Today’s energy marketplace is complicated. But before solar came along, it was pretty straightforward: your home was a “buyer” of energy, and your local utilities company was the “seller.” When your home needed energy for an activity, like running the dish washer, it would automatically buy that energy from your local utility via the electrical grid — or what we refer to simply as the “grid.”
Today, things are a bit more complicated. Not only are there are different electricity rates at different times of day (referred to as “time-of-use rates” or TOU), but there are different places where your home can get its energy. If you have a solar system, your home can use that energy instead of energy from the grid; and if you have solar storage, that’s another source of energy that your home can use. Plus, in some cases, homes can sell back any extra energy they make from their solar system back to the utility, turning your home into both a “seller” and “buyer” of energy.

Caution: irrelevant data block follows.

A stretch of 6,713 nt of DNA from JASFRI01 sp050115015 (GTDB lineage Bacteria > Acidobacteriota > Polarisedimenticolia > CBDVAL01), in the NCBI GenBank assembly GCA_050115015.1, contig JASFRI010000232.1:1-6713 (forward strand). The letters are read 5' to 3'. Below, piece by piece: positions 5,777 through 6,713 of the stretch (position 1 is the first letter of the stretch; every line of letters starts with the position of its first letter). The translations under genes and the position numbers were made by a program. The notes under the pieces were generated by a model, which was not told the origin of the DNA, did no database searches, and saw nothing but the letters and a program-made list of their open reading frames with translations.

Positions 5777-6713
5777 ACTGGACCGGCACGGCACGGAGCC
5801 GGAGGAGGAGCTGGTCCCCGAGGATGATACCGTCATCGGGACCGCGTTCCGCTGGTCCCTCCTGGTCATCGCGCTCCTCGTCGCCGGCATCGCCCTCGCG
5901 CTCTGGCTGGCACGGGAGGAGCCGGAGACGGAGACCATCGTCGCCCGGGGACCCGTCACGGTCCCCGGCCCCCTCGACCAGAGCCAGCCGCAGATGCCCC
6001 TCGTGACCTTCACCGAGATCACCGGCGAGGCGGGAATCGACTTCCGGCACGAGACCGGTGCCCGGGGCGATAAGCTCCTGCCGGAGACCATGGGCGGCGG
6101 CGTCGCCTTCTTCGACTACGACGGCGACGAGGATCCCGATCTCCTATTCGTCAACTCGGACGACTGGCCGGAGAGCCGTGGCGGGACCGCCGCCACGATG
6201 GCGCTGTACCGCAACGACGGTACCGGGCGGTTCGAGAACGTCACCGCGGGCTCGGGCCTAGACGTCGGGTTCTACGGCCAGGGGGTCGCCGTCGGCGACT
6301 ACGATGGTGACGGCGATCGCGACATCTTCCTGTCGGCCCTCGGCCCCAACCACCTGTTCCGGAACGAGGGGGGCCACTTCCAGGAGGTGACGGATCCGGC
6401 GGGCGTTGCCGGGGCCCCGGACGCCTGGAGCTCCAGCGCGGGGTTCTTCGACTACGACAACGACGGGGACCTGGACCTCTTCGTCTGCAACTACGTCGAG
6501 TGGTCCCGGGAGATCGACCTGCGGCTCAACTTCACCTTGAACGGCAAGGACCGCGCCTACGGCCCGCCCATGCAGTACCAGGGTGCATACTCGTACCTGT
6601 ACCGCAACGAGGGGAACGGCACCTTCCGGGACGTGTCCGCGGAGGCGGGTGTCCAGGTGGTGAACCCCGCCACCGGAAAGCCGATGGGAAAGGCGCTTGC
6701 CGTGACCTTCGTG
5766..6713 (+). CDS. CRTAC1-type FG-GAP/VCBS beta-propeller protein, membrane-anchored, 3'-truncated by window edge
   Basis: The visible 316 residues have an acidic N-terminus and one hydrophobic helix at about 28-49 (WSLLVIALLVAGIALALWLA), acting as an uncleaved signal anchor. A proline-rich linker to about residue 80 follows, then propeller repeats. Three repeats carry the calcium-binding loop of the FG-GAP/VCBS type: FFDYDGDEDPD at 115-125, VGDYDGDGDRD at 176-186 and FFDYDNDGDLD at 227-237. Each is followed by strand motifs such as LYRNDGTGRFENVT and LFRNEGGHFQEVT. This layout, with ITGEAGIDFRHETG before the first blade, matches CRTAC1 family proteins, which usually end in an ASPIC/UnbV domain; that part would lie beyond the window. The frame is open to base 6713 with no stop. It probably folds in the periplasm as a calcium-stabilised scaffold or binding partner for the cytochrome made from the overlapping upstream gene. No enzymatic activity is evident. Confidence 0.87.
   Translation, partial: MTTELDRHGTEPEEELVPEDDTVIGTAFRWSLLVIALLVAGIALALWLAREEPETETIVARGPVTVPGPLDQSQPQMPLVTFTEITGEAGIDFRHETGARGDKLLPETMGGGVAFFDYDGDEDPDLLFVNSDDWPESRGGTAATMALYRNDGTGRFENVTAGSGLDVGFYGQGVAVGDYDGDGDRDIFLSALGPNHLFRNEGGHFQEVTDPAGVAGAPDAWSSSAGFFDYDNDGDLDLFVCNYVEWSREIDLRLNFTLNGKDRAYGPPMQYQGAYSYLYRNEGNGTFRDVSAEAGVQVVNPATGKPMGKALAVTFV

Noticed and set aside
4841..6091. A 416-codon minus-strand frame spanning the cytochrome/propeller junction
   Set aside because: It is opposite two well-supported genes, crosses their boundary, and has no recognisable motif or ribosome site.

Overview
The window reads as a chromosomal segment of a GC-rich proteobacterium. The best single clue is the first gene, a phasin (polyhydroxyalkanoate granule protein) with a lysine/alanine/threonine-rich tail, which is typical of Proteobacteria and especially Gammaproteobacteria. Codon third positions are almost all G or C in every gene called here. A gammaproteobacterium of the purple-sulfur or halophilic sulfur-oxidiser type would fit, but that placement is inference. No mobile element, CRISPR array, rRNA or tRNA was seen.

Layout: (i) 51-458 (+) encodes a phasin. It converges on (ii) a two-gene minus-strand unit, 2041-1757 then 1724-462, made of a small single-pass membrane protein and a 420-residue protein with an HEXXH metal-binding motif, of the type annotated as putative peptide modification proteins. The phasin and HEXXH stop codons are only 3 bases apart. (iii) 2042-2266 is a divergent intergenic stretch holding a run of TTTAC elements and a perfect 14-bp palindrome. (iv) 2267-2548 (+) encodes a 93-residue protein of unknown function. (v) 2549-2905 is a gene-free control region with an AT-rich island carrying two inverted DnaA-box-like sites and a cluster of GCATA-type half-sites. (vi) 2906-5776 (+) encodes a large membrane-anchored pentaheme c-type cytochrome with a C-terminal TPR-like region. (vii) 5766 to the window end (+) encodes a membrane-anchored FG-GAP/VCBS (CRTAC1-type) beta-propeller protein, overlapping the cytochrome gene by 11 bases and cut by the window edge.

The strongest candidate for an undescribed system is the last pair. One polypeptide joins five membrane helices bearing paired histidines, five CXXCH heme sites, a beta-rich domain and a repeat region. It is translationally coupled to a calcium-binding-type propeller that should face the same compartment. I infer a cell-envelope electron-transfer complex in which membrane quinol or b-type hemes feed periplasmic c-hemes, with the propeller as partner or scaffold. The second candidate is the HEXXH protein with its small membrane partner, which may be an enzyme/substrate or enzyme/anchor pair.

However, even as the energy marketplace has evolved, there has been one thing that’s never been a real part of the equation: choice.
Yes, by installing a solar energy system at your home, you get to decide, to some extent, whether you’re buying energy from your utilities company or harnessing free, clean energy from the sun. But that’s only true on days when the sun is shining, and not at night, when most of us use the most energy. So your choice about where your energy comes from is limited.